More Than Citations and Impact Factor:

What are altmetrics? The scientific publishing community has traditionally measured the impact and reach of a research article at the journal level. The most commonly used metric is the impact factor, which measures the average number of citations of recent articles published in a journal. The ecosystem of research dissemination channels is becoming more broad and diverse, but traditional metrics have not yet evolved to measure these crucial signals. As a result, there has been a desire in the scientific community to get a more granular breakdown of an article's performance using article level metrics.

Researchers, funders and institutions are increasingly concerned about the impact of their work and returns on their investments. The traditional method of counting citations to measure impact misses much, not least the impact on wider society. For example: a public health paper about methods to encourage AIDS patients to take their medications properly may save lives, but not receive many citations because the nurses who put it into practice don't write research papers.

Scientists are increasingly discussing papers online, but on social media sites, rather than on publisher's sites. There's huge value in being able to see what your peers - and people in other fields - have said about an article. Up until now, this has been difficult to achieve.

Altmetric collects article level metrics and the online conversations around research on behalf of publishers, institutions and funders, combining a selection of online indicators (both scholarly and non-scholarly) to give a measurement of digital impact and reach. We do this by tracking, collecting and measuring large amounts of data collected from all of the places where scientists, patient advocates, journalists, nurses, engineers and members of the public talk about science online. Altmetric allows authors and publishers to see what people are saying about a scholarly paper and can tell them how much attention a paper is receiving relative to their peers.

This webinar was originally presented on November 12, 2014.

Learning Outcomes

  1. Understanding of the altmetrics landscape (what they are, changes in the industry that led to their emergence, how they're measured)
  2. Introduction to two potential use cases: An individual who is trying to understand their impact and how a library is trying to understand its institutions impact across departments
  3. Understanding of free offerings that librarians could share with patrons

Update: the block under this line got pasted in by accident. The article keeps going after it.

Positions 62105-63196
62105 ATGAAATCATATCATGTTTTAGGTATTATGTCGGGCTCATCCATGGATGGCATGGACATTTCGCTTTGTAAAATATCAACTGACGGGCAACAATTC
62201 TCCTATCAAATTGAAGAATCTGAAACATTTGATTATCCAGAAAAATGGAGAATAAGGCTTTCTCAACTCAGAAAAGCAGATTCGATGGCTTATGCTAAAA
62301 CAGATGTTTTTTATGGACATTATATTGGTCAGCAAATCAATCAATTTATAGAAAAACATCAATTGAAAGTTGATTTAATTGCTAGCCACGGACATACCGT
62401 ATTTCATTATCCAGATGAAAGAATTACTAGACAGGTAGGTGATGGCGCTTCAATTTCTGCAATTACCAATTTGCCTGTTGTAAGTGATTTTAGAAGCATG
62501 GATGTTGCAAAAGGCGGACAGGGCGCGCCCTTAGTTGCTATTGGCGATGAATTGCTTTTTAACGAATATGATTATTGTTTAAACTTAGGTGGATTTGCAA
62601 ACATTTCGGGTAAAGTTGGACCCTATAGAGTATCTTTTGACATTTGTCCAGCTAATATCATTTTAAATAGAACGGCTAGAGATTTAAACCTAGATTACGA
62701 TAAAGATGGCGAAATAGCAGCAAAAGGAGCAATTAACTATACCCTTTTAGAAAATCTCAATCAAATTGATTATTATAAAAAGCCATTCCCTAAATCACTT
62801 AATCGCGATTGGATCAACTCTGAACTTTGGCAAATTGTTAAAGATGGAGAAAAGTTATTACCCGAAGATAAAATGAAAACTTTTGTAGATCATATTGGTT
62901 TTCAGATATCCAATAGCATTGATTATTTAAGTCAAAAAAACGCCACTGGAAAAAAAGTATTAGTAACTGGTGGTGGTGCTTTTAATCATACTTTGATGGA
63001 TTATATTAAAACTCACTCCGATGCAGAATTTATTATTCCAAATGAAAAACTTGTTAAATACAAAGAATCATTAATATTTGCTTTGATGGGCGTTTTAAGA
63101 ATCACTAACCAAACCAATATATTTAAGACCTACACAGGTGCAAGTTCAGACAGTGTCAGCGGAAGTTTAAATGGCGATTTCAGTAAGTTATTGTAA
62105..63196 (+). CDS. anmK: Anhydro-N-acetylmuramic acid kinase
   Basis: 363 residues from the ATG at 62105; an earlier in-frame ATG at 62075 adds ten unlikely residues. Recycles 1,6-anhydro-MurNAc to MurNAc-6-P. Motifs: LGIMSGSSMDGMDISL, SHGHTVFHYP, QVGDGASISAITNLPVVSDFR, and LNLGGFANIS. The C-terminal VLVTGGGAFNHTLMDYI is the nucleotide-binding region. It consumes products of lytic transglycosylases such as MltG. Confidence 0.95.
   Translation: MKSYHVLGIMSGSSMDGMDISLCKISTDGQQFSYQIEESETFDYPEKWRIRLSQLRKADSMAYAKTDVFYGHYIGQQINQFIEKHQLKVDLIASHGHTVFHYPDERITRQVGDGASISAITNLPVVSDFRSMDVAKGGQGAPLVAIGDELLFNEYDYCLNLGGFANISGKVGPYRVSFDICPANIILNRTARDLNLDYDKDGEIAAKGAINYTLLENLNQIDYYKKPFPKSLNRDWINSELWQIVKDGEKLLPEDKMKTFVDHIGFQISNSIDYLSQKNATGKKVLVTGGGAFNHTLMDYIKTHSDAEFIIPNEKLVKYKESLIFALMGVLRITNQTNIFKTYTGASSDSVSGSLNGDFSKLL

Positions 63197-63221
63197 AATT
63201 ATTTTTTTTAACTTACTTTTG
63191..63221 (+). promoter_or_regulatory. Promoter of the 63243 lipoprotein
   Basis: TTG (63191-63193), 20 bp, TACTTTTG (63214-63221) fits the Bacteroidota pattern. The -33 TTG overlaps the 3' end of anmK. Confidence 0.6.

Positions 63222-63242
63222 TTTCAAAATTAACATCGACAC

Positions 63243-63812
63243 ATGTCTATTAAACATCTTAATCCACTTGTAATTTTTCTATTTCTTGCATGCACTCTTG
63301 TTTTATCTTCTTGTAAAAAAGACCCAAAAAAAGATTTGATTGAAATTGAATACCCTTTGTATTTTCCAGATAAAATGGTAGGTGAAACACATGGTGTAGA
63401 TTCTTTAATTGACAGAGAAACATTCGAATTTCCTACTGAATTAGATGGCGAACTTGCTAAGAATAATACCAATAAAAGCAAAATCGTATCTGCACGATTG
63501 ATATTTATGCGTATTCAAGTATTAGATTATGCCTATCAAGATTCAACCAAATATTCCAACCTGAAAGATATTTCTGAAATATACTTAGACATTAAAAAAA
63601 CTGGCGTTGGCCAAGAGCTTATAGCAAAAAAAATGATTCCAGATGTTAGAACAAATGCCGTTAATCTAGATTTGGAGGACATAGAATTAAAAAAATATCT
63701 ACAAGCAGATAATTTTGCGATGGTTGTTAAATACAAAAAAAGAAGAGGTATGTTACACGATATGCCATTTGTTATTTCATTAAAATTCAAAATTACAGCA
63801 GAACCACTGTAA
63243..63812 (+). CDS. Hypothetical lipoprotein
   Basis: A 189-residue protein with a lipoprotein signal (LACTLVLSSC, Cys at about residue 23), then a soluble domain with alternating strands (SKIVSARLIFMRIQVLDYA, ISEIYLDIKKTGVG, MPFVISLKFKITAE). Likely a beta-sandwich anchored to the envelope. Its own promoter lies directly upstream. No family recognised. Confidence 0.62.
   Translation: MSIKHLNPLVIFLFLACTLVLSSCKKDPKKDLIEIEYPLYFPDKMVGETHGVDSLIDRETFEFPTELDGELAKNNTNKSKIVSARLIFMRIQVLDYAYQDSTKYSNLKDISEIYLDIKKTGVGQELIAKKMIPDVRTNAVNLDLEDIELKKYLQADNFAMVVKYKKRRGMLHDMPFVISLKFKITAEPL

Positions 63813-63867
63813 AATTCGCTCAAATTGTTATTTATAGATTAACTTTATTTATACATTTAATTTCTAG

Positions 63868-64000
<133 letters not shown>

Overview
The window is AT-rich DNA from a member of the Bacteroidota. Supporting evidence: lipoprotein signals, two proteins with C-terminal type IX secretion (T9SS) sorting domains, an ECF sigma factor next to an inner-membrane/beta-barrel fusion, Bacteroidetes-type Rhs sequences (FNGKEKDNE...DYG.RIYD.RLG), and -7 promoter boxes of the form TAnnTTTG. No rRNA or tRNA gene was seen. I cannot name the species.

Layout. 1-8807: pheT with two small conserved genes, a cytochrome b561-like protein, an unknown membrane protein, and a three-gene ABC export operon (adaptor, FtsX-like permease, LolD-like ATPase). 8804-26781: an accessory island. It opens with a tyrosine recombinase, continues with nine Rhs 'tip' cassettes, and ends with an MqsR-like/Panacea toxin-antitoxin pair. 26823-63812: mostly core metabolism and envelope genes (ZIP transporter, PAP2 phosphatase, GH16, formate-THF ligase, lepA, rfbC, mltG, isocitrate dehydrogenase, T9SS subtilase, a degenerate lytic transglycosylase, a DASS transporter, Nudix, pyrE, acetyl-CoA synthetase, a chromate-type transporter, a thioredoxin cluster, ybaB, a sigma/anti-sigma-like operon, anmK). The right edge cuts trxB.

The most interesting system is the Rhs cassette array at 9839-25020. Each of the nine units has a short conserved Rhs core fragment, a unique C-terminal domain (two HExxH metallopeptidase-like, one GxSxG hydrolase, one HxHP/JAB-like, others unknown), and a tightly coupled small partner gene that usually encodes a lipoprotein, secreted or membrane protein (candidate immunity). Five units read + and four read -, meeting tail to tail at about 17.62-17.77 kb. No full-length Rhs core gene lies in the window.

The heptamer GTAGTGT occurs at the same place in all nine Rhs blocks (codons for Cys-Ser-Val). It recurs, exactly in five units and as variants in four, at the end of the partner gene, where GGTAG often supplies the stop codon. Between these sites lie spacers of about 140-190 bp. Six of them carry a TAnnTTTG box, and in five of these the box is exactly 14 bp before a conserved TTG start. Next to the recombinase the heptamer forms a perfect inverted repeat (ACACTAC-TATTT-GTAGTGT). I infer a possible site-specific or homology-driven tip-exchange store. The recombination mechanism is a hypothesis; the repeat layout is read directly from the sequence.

Who Should Attend

Librarians; campus communications and marketing professionals in campus PR offices; research-assessment coordinators; anyone interested in bibliometric.


Terrie E. Moffitt is professor at Duke Psychology and Neuroscience Psychiatry & Behavioral Sciences. She researches the interplay between nature and nurture in the origins of problem behaviors. Her particular interest is in antisocial and criminal behaviors. She is associate director of the Dunedin Multidisciplinary Health and Development Study in New Zealand, which conducts a thirty-two-year longitudinal study of a 1972 birth cohort of one thousand individuals and their families. She also directs the Environmental-Risk Longitudinal Twin Study ("E-risk"), which follows a 1994 birth cohort of 1,116 British families with twins.

Alyson Williams is knowledge and learning specialist who leads the reference team and the embedded librarians for the Felipe Herrera Library at the Inter-American Development Bank (IDB). She coordinates information resource training for IDB staff. She is also the subject librarian for the Vice President for Countries and the Vice President for Private Sector within the bank. Alyson provides tailored information and publications support to these departments.

Sara Rouhi is product specialist at She has worked in scholarly publishing for seven years, first with the American Chemical Society as their library relations manager and now with focusing on sales and product management in North America. She speaks regularly at conferences, webinars, and on campuses and in libraries about altmetrics and scholarly communications in academic publishing. She also does stand-up and improv in the DC area with her indie troupe, Sistine Robot, and the Washington Improv Theater Harold Team, Madeline. Follow her on Twitter: @RouhiRoo.




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